In future Britain, charismatic delinquent Alex DeLarge is jailed and volunteers for an experimental aversion therapy developed by the government in an effort to solve society's crime problem - but not all goes according to plan.
A family heads to an isolated hotel for the winter where an evil and spiritual presence influences the father into violence, while his psychic son sees horrific forebodings from the past and of the future.
A mentally unstable Vietnam War veteran works as a night-time taxi driver in New York City where the perceived decadence and sleaze feeds his urge for violent action, attempting to save a preadolescent prostitute in the process.
Robert De Niro,
Protagonist Alex DeLarge is an "ultraviolent" youth in futuristic Britain. As with all luck, his eventually runs out and he's arrested and convicted of murder and rape. While in prison, Alex learns of an experimental program in which convicts are programmed to detest violence. If he goes through the program, his sentence will be reduced and he will be back on the streets sooner than expected. But Alex's ordeals are far from over once he hits the mean streets of Britain that he had a hand in creating. Written by
Anthony Burgess originally sold the movie rights to Mick Jagger for $500 when he needed quick cash. Jagger intended to make it with The Rolling Stones as the droogs, but then re-sold the rights for a much larger amount. Ken Russell was then nominated to direct because his style was considered well-suited for the material. He would have cast Oliver Reed as Alex. Tinto Brass was another possible director. At some point, someone suggested rewriting the droogs to be girls in miniskirts or old-age pensioners. Tim Curry and Jeremy Irons turned down the role of Alex. Stanley Kubrick once said "If Malcolm McDowell hadn't been available I probably wouldn't have made the film." Author Anthony Burgess initially distrusted Kubrick as a director, but was happy with the results. He felt the film later made the book, one of his least favorite books he had written, overshadow his other work. See more »
In the marina scene, George is seen wearing his hat as he gets up in the shot of Dim falling into the water. Moments later as Alex is cutting Dim's hand, George is doubled over in the background without his hat. As Dim falls backward in recoil from the cut, George is seen in the same position with his hat on. See more »
There was me, that is Alex, and my three droogs, that is Pete, Georgie, and Dim, and we sat in the Korova Milkbar trying to make up our rassoodocks what to do with the evening. The Korova milkbar sold milk-plus, milk plus vellocet or synthemesc or drencrom, which is what we were drinking. This would sharpen you up and make you ready for a bit of the old ultra-violence.
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There are no opening credits after the title, which is followed by the opening shot of Alex the Droog. Although it is now commonplace for major films to not have opening credits, in 1971 it was considered rather unusual and was considered a trademark of director Stanley Kubrick. See more »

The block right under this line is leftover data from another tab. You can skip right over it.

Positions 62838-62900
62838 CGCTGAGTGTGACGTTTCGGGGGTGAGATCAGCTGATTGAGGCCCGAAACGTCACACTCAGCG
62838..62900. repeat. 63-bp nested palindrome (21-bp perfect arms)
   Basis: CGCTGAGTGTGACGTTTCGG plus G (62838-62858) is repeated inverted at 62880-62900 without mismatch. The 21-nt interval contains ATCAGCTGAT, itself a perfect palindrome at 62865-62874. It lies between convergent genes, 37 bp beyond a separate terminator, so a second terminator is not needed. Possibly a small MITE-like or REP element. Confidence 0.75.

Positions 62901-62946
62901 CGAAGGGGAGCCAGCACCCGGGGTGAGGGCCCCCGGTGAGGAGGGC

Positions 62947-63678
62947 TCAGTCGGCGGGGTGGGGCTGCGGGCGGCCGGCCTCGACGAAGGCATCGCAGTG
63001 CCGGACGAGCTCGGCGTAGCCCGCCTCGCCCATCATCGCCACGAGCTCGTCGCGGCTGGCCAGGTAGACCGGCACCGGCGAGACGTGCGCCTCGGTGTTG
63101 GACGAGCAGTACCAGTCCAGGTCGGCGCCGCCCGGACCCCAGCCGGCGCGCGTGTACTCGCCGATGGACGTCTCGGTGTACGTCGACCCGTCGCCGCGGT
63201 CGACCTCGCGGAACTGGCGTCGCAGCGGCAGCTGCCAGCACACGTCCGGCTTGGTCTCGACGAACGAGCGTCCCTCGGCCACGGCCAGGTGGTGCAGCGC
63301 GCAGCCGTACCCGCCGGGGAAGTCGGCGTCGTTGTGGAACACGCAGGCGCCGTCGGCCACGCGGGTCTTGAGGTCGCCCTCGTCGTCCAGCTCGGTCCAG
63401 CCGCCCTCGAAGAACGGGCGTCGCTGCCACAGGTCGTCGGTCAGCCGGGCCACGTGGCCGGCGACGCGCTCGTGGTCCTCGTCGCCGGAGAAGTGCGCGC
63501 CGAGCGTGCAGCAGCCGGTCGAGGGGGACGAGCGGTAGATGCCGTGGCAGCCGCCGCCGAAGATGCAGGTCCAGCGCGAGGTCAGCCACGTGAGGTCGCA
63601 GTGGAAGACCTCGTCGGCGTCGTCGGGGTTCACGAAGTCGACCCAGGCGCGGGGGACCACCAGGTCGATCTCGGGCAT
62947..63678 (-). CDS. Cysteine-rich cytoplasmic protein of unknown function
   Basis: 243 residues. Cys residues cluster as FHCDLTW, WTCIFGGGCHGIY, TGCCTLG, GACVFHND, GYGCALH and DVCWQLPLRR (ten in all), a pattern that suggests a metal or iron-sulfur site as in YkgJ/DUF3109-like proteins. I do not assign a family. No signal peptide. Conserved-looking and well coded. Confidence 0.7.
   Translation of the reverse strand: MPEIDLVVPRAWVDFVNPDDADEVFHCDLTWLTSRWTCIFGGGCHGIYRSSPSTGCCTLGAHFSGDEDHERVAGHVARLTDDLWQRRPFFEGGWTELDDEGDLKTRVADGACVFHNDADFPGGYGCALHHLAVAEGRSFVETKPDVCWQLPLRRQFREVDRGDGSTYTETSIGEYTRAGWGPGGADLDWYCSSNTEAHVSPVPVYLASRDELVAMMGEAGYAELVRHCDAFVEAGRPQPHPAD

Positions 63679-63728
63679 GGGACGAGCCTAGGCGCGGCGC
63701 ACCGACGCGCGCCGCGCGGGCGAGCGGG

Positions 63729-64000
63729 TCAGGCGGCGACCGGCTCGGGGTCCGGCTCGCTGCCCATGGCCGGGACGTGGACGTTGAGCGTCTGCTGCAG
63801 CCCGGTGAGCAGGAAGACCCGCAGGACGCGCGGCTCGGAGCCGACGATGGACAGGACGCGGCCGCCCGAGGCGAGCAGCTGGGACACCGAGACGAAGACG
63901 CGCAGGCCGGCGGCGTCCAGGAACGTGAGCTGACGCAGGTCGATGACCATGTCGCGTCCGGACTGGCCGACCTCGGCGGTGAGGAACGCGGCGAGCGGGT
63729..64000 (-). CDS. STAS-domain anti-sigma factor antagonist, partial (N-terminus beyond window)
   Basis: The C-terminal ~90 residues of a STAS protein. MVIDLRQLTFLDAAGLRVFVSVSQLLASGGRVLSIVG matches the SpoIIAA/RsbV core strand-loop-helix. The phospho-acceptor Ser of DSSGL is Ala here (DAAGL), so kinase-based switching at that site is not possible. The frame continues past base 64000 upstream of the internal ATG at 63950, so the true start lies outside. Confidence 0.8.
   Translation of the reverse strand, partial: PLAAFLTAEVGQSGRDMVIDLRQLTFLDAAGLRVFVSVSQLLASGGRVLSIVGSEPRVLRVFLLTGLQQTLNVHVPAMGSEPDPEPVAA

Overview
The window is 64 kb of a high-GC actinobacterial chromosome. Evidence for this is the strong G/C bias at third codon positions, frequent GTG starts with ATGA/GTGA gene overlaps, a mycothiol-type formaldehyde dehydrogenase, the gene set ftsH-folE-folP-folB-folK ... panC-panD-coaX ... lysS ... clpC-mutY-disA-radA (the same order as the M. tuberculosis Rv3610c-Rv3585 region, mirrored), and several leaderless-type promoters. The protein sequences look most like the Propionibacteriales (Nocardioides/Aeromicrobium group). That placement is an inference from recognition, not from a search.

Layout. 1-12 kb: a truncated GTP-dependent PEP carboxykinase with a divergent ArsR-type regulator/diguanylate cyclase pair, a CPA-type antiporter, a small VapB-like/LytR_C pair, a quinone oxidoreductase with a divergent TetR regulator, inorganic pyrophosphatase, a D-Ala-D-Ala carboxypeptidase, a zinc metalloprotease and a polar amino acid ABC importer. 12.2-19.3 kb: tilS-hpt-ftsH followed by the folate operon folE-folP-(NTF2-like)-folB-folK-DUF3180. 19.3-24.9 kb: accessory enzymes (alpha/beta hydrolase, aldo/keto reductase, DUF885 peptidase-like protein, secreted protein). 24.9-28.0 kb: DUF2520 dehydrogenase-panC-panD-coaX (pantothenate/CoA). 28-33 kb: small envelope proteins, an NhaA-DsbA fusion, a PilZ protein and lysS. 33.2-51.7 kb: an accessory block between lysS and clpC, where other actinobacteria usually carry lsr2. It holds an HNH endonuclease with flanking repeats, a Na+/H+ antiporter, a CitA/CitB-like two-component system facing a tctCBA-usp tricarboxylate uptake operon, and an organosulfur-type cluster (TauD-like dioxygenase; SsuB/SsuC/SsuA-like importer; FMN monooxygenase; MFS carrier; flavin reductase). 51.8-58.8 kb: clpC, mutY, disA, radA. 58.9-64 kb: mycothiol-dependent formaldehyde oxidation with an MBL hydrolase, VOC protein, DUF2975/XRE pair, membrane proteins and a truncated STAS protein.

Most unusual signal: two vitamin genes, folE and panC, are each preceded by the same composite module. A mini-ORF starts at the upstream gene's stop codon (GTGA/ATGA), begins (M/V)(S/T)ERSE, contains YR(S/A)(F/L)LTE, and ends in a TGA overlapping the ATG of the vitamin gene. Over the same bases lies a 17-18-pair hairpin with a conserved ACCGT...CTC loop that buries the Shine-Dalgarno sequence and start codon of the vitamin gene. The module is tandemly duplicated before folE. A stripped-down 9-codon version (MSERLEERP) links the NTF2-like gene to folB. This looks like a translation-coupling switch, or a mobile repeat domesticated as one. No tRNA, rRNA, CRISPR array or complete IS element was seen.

We All Are Ready For A Little Of The Old Ultraviolence
What a masterpiece!! He loves to hold a mirror up to our monstrous faces beneath our masks and laugh at our vanity. Stanley delighted in having fun with our hubris about ourselves. Yes, little Alex has all violence removed from him and he is set free in that idyllic paradise we kid ourselves is our society. He is as helpless and defenseless as a little lamb. His former gang members, now cops, proceed to torture and almost kill him. I hear feminists yelling what is the point of all that sexist violence in the beginning. I have never found one women who liked this movie; this is largely due to the rape scene and where Alex chases the women with the giant porcelain male sex object. Well, the point is for fools, who like Aristotle, hold that nobody enjoys doing evil; they only do evil because they believe it to be good. Sorry, the world is filled with monsters who enjoy hurting others for the wonderful feeling of power it gives them. Look at Alex's home life, how little and powerless he is, but at night he goes out and gives himself a real ego boost at the expense of everyone else.
It reminds me of Freud's letter to Alred Adler: "Why on earth should I care for creatures the majority of whom will do me great harm for the smallest gain and a minority who will harm me just for the enjoyment it gives them." This is the point; WE ARE ALL READY FOR A LITTLE OF THE OLD ULTRAVIOLENCE. It is neither a popular nor pleasant truth; Stanley loves to let us see what irrational violent savages living within a complete psychotic delusion of our real nature. The bone thrown into the air becomes a nuclear missile platform in space in 2001. The same message: you are still the murderous violent savage do not be so impressed with yourself, you big phony. The whole thesis of DR STRANGELOVE is this: despite all this technology these dangerously irrational fools will wipe themselves all out. We will meet again somewhere, do not know where or when: human irrationality and world destroying technology equal only one thing: ANNIHILATION.
The core of the film has nothing to do with Alex; it is the society around him that thinks non violence is the cure of criminality when the world is a dangerous and violent place. But, they will never let that reality into their little bubbles they live within to keep up a happy soporific coma. Alex is you; Alex is me we are monsters. Let the power grid go off and we will all be Alex I assure you. The monster is within each one of us; Kubrick wants you to see when he was released among us it did not quite go the way we expected. Self delusion the theme of Kubrick you will find it always in his works that and how in the dark we are about our real nature.
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